I was watching another lazy tutorial and had the impulse to try it out for myself. So here is a speedrun of an apocalyptic city. One basic building multiplied many times. No need for elaborate post-processing stacks or piles of artfully arranged rubble, this is the MVP (minimum viable product) shipped to you in 20 minutes (or less, in the case of this slightly sped up video…)
I think that me making these sort of videos is the present-day equivalent of trying to embark on digressions when I have an exam or important project to complete; instead I suddenly get all sorts of ideas to do ridiculous things like make more screencasts of myself doing something in Blender.
For years I’ve watched countless online tutorials on YouTube, many of which were set to some generic vaguely-inspirational electronic music. (I confess that I have playlists full things like youtube tutorial classic Tobu’s Candyland and other NCS Releases) and I took great joy in choosing royalty-free background sounds for this.
People, the keyword for this type of tutorial background music is “CORPORATE TECHNOLOGY”. Don’t go for CINEMATIC or DRAMATIC or INSPIRATIONAL, as there is a chance it might end up too teenage-over-the-top self-aggrandising. As it turns out “CORPORATE” plus “TECHNOLOGY” usually results in something blandly aspirational and futuristic.
Despite being a long-time casual Second Life user, I have always been using a Macbook Pro which has always consistently seemed nearly unable to handle the graphics for Second Life. You would think that I would just switch up to a proper gaming pc by now, but somehow despite having tried to switch to Windows, I still have a preference for the Macbook Pro…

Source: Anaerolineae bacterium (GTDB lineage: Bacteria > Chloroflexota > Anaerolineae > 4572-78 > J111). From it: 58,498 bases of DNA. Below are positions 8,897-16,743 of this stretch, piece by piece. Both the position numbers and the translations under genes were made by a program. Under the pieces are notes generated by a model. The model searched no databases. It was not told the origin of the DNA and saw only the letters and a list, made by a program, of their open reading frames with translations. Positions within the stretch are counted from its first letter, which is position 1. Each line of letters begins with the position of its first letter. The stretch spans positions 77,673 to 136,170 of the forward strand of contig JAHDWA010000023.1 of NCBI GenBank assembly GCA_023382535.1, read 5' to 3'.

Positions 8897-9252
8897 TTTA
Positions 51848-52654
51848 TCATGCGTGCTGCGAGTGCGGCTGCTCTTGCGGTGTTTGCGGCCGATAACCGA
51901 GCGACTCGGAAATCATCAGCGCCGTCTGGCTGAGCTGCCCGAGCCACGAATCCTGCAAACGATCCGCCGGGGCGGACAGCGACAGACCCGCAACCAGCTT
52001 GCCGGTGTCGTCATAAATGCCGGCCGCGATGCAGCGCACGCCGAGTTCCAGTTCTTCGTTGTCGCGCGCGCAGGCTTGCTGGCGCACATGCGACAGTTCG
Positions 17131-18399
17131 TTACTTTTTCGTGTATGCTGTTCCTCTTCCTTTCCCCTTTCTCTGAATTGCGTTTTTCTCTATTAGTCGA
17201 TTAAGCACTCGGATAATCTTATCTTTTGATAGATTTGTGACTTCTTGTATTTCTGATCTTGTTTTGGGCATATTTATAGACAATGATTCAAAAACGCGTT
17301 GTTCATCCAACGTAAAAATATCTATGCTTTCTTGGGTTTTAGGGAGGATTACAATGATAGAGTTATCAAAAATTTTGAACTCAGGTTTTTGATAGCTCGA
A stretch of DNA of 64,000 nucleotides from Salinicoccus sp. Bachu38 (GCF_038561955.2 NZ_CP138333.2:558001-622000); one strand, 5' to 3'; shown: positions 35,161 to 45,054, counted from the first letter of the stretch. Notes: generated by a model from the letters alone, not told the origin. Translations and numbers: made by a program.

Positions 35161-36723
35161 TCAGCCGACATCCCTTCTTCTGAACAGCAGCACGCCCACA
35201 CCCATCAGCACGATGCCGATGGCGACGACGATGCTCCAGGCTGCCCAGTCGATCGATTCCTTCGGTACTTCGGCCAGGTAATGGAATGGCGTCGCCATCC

The price for sticking to the Mac is that in order to avoid lagging in Second Life I have gradually turned the Quality lower and lower, and the Draw distance smaller and smaller, until I’ve even on occasion set it to a ridiculous 64m. It means that things in the distance (a range which I can clearly see) do not load until they are within 64m of my virtual self. When I zoom in and out, things appear and disappear, meshes load and unload.
So in Second Life there’s the concept of “Land Impact” of how when you upload certain meshes in certain scales, even if you thought it was a low poly model in Blender, it may be interpreted as a complex mesh due to the “level of detail” settings on the model at the point of importing. So a lot of shops on SL Marketplace sell their wares by advertising the low land impact that their items have. No use having something beautiful but can’t be loaded by many people because it uses too many resources. There’s a very interesting post here about how ‘detailed’ meshes can be uploaded with low land impact and there’s much to understand how about the scale at which one imports the file and the LOD rings ( level of detail) which affects how the object is viewed from different distances.
So recently whilst walking around the “Village de Provence” in La Garde-Aris in Stringray Bay, I encountered a holiday scene of visitors to a village tourist spot. Lest you feel lonely in this beauty spot, like many other places in Second Life, they’ve scattered lots of 3d people all over the place so you can feel like one with the other holidaymakers and shoppers…
But don’t worry, these low poly people are just about to load up properly!!
Yeah, don’t you go imagining some fantastic hi res metaverse experience when I tell you about me walking about in Second Life… because this is actually what my Second Life experience is like sometimes on this machine… <insert sweatdrop>